Gas tax holiday 'worth considering,' treasury secretary says
(NewsNation) — Treasury Secretary Janet Yellen said in an interview on ABC’s “This Week” Sunday that a federal gas tax holiday is “worth considering” as the national average for a regular gallon of gas surpassed $5 earlier this month.
While gas experts expect the national gas average to drop in the coming months, the national average continues to hover at around $5. AAA reported Sunday that the national average for a gallon of regular gas sat at $4.98.
A federal gas tax holiday would provide some relief at the pump for drivers by temporarily suspending the tax, which sits at 18.4 cents per gallon. Back in mid-March, some state governors called for a federal pause on the gas tax as the cost of gas hiked to record prices.
“That’s an idea that’s certainly worth considering,” Yellen said when asked if the administration is weighing it. She added that President Joe Biden wants “to do anything he possibly can to help consumers.” Yellen also said that Biden “stands ready to work with Congress” on a solution.
Energy Secretary Jennifer Granholm said Sunday that the Biden administration was considering a federal gas tax holiday. She said “it’s one of the tools,” but told CNN’s “State of the Union” that “part of the challenge with the gas tax, of course, is that it funds the roads.”
But a piece of proposed legislation back in March worked out a solution, proposing the pause would not impact roads and infrastructure. Instead, the money would be taken from the Treasury Department.
Yellen also expects the economy to slow in the next few months. However, she said that a recession — fueled by “unacceptably high” inflation and Russia’s war in Ukraine — is not inevitable.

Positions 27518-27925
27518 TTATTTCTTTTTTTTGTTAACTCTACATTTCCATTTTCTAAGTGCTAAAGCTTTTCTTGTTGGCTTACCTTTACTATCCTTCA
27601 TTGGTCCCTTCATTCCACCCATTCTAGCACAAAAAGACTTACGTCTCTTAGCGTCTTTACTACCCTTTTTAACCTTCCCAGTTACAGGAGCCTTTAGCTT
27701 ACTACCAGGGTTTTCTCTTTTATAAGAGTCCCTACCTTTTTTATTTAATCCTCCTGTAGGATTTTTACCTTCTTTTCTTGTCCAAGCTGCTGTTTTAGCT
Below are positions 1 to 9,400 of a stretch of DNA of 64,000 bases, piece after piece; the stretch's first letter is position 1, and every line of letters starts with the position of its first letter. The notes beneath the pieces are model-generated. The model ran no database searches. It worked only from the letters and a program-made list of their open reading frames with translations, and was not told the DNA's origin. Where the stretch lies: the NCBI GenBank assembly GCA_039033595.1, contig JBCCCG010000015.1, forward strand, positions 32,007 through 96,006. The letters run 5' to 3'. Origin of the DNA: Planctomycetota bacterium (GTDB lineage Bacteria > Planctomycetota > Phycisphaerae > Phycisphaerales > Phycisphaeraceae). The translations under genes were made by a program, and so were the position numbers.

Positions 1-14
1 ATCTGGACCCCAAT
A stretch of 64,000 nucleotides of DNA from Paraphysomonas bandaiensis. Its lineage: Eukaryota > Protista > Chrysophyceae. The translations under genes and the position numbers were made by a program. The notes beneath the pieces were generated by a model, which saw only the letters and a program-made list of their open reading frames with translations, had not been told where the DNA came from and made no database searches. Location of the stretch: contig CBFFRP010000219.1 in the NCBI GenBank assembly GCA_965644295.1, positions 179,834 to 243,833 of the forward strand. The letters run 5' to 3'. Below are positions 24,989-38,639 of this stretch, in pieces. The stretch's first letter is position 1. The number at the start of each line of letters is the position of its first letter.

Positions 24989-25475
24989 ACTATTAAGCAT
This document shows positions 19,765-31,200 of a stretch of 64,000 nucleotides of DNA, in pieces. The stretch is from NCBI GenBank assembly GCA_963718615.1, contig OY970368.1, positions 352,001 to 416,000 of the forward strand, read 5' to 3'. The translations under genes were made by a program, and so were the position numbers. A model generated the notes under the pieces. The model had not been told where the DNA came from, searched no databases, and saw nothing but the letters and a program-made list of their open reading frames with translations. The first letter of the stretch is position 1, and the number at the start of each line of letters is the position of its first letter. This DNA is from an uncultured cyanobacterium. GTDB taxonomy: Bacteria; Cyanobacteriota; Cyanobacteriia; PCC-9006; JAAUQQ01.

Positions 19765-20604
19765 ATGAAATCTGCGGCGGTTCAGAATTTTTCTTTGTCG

Yellen said overall consumer spending in the United States remains strong, while noting that spending patterns are changing, given the impact of rising food and energy prices. Yellen said household savings during the coronavirus pandemic will help sustain spending.
The national saving rate has fallen to about 6%, below pre-pandemic levels, after reaching 16.6% in 2020, the highest on record dating to 1948, and 12.7% in 2021.
“I expect the economy to slow,” Yellen said. “It’s been growing at a very rapid rate and the economy has recovered and we have achieved full employment. We expect a transition to steady and stable growth, but I don’t think a recession is at all inevitable.”
Yellen echoed Biden’s optimism in the face of economic headwinds. Biden in an interview with The Associated Press last week insisted that a recession is “not inevitable” and made the case that U.S. is “in a stronger position than any nation in the world to overcome this inflation.”
Disagreeing with the assessment from Biden and Yellen, former Treasury Secretary Larry Summers told NBC’s “Meet the Press” that in his estimation, “the dominant probability would be that by the end of next year we would be seeing a recession in the American economy.”
The Federal Reserve on Wednesday approved its largest interest rate increase in more than a quarter-century to stem a surge in inflation. The move raised the target federal funds rate by three-quarters of a percentage point to a range of between 1.5% and 1.75%
The tightening of monetary policy was accompanied by a downgrade to the Fed’s economic outlook, with the economy now seen slowing to a below-trend 1.7% rate of growth this year, unemployment rising to 3.7% by the end of this year and continuing to rise to 4.1% through 2024.
Yellen said it will take “skill and luck” to bring down inflation while maintaining low unemployment.
“I believe it’s possible,” she said.
The Associate Press contributed to this report.